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Summer of fieldwork: Costa Rica

In July, Jeff Riffell, David Villalobos and I went to La Selva Biological Station in Costa Rica to work on our NSF-funded project “Chance or necessity? Adaptive vs. non adaptive evolution in plant-frugivore interactions”. Going in the middle of the rainy season during an El Niño year made for a very stormy, wet, muddy and soggy couple of weeks. In what I’d like to call “the field season triathlon” (hiking, trawling, and reaching up), we were able to collect Volatile Organic Compounds (VOC) from the fruits of over a dozen species of Piper and other bat-dispersed plants, and fecal and tissue samples from nearly 100 bats. While mapping the VOC profiles onto phylogenies will enable us to investigate how fruit scent evolves in this system, analyses of the bat fecal samples will allow us to expand our current understanding of how much the bats rely on the different Piper species for food.

This autumn, Leith Miller and Ada Kaliszewska are continuing sample collection and analysis for this project in La Selva. Meanwhile, Laurel Yohe (a PhD student at our collaborating lab) gave a talk at the North American Symposium for Bat Research in which she presented preliminary results  on the olfactory receptors of short-tailed fruit bats.

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Summer of fieldwork: The Philippines

Time flies when you’re having fun, or if you are catching bats around the world, which is basically the same thing. This is the first post reporting our fieldwork trips this summer, which included four countries across four ecogeographic regions!

It all started with a trip to the Philippines with a team composed by the Sears, Dávalos, Dumont and Santana labs, Dr. Susan Tsang, and colleagues from the National Museum of the Philippines. Our main goal was to collect Old World fruit bats (Pteropodidae) for a study that will contribute to understanding why these bats have much lower cranial diversity than their New World counterparts (Phyllostomidae). Answering this question involves integrating studies on cranial development, bite force and feeding behavior across a range of pteropodid and phyllostomid species.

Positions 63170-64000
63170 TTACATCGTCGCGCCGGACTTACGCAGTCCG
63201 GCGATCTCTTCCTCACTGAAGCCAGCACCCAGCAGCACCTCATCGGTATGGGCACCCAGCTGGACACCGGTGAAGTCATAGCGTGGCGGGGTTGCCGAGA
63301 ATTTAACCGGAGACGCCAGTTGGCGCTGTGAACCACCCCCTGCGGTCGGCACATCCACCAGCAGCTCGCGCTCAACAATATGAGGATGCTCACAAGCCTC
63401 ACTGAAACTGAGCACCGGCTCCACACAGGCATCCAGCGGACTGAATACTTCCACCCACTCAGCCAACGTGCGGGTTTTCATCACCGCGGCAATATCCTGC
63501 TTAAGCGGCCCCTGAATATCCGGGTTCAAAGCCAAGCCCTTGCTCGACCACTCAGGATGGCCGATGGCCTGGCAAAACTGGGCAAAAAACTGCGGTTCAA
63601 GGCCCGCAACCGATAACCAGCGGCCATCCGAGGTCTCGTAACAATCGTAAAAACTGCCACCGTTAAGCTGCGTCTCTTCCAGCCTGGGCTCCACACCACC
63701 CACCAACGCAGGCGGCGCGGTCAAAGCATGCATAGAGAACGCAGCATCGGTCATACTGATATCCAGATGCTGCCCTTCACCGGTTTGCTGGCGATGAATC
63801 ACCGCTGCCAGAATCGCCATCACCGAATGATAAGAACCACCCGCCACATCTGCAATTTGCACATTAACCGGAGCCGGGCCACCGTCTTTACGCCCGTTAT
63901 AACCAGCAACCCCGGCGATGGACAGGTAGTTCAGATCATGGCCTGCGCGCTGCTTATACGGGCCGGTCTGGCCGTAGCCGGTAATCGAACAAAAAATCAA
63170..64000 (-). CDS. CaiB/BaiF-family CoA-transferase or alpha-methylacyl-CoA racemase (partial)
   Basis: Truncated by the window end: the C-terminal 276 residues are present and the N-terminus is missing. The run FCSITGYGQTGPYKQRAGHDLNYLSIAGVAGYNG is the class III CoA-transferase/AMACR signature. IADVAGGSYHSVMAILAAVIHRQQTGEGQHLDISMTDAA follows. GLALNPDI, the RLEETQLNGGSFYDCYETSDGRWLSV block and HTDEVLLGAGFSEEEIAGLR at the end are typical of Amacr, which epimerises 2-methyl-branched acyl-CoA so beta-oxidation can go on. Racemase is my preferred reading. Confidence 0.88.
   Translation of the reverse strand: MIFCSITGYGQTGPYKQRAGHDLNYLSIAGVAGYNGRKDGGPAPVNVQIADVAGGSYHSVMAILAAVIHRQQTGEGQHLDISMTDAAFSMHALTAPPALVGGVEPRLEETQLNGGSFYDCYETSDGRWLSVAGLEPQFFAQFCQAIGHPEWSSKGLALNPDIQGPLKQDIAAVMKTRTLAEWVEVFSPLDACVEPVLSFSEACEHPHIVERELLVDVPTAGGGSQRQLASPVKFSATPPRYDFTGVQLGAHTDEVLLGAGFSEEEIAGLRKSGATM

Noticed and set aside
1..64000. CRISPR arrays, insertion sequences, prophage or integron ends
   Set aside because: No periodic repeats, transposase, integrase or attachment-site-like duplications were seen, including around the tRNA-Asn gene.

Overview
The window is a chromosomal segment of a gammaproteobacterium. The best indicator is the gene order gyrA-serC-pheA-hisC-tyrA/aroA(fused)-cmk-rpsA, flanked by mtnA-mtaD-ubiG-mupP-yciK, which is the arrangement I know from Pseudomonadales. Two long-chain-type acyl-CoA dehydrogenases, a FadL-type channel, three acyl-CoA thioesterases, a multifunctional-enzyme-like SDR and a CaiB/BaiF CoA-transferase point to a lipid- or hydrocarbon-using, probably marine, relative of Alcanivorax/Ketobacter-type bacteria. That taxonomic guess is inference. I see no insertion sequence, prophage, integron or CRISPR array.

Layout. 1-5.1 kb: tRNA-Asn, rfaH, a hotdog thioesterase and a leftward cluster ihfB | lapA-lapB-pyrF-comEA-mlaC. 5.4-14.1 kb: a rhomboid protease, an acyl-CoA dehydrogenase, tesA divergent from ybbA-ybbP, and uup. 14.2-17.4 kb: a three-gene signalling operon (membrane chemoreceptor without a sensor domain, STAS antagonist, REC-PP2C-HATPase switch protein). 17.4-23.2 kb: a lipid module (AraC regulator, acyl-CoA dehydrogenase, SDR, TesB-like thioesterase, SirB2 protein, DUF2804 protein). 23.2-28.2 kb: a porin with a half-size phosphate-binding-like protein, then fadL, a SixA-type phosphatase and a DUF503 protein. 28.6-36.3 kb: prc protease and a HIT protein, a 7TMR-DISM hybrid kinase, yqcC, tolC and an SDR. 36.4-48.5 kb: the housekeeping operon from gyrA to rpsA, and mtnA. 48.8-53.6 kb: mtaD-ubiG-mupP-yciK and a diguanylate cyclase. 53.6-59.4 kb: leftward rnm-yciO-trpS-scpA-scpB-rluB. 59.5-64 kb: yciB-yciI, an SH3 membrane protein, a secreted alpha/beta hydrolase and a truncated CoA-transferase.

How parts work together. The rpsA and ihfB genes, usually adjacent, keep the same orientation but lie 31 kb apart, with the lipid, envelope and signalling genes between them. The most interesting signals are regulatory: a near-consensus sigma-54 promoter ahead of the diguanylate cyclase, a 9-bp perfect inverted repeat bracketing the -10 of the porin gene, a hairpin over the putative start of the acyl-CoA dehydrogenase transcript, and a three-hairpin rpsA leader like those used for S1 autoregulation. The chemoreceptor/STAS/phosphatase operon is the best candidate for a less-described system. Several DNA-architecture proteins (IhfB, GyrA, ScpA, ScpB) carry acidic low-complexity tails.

What impressed me the most upon arriving to the Philippines was the overwhelming population density (Luzon is the 4th most populated island in the world). Our field sites were near, Liliw, a highland town in the southern portion of the Laguna province. Even several hours away from the capital, there were no apparent sights of the kind of habitats that I would expect could sustain bats. Yet, despite the loss of habitat and the pollution, some bat species still seem to fly through this landscape and take advantage of fruiting trees during their nightly foraging activities. Using mist nets suspended a few dozen meters above the ground, and skipping on any form of night sleep, we were able to collect five of these bat species: Cynopterus brachyotis, Eonycteris spelaea, Macroglossus minimus, Ptenochirus jagori, and Rousettus amplexicaudatus. Though this was a considerably lower diversity than what I’m used to experiencing in the Neotropics, it was astonishing to see these species live for the first time.

From the beginning, it was quite evident that pteropodids are a different ballgame than phyllostomids when it comes to recording performance and feeding behavior. Although both Cynopterus and Ptenochirus were reminiscent of Neotropical Artibeus species in their extravagant use of distress calls in the mist net, their approach towards scary things (like a bite force meter) seemed quite different. These species, as well as the rest of the pteropodids we caught, tended to rely more on their flight response when faced with experimental situations – cue adorable bat covering its face with its wings. With much patience and creativity, however, we were able to get bite force data for new species to complement previous datasets for our study. Likewise, Karen Sears and Dan Urban set up a lab in the field that allowed them to conduct unprecedented experiments and observations on the skull development of several pteropodid species.